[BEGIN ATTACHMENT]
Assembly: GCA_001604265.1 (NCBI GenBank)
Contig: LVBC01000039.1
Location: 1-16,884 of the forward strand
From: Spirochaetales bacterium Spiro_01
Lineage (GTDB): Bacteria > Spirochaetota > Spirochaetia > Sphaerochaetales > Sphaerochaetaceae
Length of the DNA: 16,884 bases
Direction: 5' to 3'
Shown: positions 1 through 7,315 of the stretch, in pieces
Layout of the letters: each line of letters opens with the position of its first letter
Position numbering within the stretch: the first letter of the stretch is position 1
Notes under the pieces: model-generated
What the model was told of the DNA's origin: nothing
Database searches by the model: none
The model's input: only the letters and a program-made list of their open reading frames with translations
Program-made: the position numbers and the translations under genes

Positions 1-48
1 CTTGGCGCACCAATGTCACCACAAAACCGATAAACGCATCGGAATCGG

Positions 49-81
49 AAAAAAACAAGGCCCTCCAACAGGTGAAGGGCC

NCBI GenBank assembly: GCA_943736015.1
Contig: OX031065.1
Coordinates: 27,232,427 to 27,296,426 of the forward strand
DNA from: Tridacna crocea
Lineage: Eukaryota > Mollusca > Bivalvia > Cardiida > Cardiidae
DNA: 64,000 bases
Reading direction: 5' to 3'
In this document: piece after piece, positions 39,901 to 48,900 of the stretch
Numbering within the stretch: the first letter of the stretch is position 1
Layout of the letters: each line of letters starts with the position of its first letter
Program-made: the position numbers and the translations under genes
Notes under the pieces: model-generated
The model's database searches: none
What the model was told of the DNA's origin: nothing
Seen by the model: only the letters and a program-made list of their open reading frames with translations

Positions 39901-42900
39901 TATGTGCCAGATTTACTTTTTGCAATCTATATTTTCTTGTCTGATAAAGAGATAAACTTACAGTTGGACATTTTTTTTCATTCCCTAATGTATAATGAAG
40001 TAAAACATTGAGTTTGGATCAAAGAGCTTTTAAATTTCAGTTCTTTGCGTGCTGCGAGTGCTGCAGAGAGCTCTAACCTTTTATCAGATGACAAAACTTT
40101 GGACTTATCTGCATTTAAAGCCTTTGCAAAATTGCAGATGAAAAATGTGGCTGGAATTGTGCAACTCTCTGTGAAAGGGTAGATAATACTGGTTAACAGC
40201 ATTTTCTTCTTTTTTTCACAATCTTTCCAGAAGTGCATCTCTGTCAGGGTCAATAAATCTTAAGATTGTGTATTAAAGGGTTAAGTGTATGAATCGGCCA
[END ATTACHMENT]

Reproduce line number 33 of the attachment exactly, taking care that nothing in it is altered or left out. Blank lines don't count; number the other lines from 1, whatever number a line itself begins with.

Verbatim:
What the model was told of the DNA's origin: nothing